Along the way, she gets bitten by a snake, and is brought to a local ferryman’s hut, the same one Siddhartha and Vasudeva work in, for help.They are unable to aid her struggle though, as the bite is fatal, and she dies, solely leaving behind Siddhartha Junior.No longer does he scorn his past behaviors, but instead “he finds that even the evil things which he had done lately had been necessary as an experience in order to bring him to an understanding of what life really was” (Malthaner 3).
Siddhartha pays no attention to Vasudeva’s warnings, however, and Siddhartha Junior eventually runs away. Siddhartha becomes demoralized after losing the single person he has ever been able to love, and turns to the river for help. no less inclined to laugh aloud at himself and the whole world.
He reflects once more on his past life, hoping to find solace in the past and, ‘… ‘ (Hesse 132) While the realization of the cycle did not make Siddhartha’s pain disappear, it did alleviate much of it.
He promises to achieve wealth in order to provide her with money, a luxury he had since given up to become a Samana.
Siddhartha enlists Kamaswami as his mentor and works for him as a merchant, and over the course of many years loses himself to greed.
Although he has just met his son recently, “he was madly in love, [with Siddhartha Junior] a fool because of love.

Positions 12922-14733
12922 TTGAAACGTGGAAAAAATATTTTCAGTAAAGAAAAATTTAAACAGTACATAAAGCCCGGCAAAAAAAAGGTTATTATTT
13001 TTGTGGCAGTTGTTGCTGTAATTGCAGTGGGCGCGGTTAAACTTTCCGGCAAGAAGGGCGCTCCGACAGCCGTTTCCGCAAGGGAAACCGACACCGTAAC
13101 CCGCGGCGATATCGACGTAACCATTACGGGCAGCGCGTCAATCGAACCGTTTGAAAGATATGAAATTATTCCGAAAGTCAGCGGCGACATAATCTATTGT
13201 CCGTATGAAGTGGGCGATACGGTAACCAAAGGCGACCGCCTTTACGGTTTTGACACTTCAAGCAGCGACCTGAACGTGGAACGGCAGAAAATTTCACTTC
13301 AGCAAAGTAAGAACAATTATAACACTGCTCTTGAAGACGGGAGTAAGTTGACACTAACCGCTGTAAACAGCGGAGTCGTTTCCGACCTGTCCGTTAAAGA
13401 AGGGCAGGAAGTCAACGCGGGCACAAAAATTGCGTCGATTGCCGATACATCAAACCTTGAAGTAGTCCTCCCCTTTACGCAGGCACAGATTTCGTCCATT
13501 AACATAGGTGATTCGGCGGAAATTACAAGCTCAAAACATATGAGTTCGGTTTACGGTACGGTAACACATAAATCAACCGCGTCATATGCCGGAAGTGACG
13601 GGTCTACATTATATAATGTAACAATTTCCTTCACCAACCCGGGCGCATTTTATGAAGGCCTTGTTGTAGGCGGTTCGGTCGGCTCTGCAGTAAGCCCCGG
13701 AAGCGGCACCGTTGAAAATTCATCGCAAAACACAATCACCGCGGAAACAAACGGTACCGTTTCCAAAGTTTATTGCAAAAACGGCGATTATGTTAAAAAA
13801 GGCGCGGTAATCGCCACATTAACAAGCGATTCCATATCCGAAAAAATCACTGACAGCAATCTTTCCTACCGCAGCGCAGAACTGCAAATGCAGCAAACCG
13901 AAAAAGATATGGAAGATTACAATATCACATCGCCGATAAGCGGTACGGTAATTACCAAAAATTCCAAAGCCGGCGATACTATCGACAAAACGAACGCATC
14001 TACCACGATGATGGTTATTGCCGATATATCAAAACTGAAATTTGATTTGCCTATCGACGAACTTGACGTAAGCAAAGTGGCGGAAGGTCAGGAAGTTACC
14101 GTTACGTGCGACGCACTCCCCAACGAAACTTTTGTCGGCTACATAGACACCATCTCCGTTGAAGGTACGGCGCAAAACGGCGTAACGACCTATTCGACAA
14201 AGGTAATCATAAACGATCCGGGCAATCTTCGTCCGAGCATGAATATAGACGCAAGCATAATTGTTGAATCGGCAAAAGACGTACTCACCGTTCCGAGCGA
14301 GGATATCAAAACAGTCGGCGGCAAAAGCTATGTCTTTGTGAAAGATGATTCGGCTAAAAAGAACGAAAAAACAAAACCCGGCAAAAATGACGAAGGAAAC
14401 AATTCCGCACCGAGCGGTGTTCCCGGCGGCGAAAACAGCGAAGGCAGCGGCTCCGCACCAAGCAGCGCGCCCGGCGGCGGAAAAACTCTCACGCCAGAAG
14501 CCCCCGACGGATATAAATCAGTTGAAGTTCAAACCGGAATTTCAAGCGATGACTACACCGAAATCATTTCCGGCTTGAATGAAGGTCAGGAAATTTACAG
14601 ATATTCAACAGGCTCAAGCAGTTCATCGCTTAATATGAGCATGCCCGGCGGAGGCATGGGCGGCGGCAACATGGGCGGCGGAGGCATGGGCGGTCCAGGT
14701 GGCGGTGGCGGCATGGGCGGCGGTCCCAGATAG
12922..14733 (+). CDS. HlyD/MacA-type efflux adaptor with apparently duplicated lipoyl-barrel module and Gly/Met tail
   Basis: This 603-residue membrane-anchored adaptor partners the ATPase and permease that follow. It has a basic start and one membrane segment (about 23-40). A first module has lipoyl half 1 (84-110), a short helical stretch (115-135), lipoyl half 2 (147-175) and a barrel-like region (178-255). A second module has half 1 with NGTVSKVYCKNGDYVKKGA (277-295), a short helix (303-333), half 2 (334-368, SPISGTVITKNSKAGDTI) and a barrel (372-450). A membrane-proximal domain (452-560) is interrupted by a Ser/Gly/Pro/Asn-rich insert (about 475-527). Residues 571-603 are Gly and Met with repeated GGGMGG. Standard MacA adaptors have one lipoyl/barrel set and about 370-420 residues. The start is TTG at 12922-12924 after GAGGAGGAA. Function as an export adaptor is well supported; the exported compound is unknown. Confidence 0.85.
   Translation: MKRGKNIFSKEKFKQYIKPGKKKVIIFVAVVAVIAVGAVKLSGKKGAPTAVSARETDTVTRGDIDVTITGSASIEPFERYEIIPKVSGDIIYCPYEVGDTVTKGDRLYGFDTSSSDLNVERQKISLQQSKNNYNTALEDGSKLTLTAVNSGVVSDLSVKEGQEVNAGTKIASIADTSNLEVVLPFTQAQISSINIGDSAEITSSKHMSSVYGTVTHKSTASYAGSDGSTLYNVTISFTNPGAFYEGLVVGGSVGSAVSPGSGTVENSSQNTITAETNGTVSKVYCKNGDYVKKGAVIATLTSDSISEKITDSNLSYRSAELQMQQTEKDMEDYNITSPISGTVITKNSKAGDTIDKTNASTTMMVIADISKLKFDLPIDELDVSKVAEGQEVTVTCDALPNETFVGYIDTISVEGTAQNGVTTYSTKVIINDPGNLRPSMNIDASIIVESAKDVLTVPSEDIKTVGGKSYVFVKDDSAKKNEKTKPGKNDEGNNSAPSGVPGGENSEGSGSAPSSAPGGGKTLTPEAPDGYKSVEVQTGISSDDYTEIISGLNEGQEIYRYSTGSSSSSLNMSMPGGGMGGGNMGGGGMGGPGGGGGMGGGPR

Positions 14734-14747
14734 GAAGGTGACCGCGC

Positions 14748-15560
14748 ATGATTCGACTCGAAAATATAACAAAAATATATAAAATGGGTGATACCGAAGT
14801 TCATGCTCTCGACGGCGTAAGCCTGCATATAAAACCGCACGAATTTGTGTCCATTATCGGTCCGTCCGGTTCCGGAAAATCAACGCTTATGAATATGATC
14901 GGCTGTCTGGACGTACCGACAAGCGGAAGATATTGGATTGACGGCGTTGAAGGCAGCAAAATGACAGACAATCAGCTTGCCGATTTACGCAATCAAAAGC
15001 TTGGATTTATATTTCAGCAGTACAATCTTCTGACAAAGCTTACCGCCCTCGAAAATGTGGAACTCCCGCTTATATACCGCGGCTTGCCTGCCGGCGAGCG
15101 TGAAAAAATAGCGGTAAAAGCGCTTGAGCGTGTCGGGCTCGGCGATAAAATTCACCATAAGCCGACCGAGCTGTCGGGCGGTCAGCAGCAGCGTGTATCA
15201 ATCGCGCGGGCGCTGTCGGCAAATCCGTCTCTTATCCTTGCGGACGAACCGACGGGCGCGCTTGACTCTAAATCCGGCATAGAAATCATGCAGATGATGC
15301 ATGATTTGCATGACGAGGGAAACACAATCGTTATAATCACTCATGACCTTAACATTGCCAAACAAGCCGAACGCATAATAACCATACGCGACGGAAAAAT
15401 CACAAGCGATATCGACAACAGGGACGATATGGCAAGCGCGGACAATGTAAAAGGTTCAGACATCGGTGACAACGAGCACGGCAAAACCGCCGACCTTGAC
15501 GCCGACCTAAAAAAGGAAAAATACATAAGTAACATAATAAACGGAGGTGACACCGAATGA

Now he also experienced belatedly, for once in his life, the most strongest and strangest passion; he suffered tremendously through it and yet was uplifted, in some way renewed and richer” (Hesse 122).Day after day, Siddhartha works and studies the river, learning multitudinous ideas in the process.A paramount concept Siddhartha learns is that time is nonexistent and “the river just is, for the river there is no past, no future, no beginning, no end; for the river is only the presence” (Malthaner 3).However, the meeting and loss of his son brings Siddhartha to reconsider the viewpoint on the people and teaches him what he later considers to be the concept above all else – love.Hearing that the Illustrious One is dying, Kamala sets out on a journey with her 11 year old son to hear Gotama talk before he passes.Throughout the novel Siddhartha, penned by Herman Hesse, the river is used as a crucial symbol to further develop and guide him to attain Nirvana.Following his salvation given to him through the river, Siddhartha embarks on a journey to find the ferryman who had taken him across the river to the town in which he had become so greedy in during his stay.Realizing this, he flees from the town, saying goodbye to no one, and contemplates suicide.Instead of being welcomed by death, he becomes intrigued with the river, and is saved by the holy “Om” he has found within it.Vasudeva recognizes that Siddhartha’s son can never learn to be happy in a ferryman’s hut, as it was never his choice in the matter to live there. You ask the river and listen to what it says” (Hesse 119).Vasudeva even extends his questioning to the river, and warns Siddhartha, “I have asked the river, my friend, I have asked it many times, and the river laughed, it laughed at me and it laughed at you; it shook itself with laughter at our folly. It is only now that Hesse portrays the river as having a sense of humor by laughing at people’s foolishness, just as Siddhartha is foolish in believing that his son can learn to love living in the ferryman’s hut with Vasudeva and him. Siddhartha climbed into the boat again and rowed back to the hut…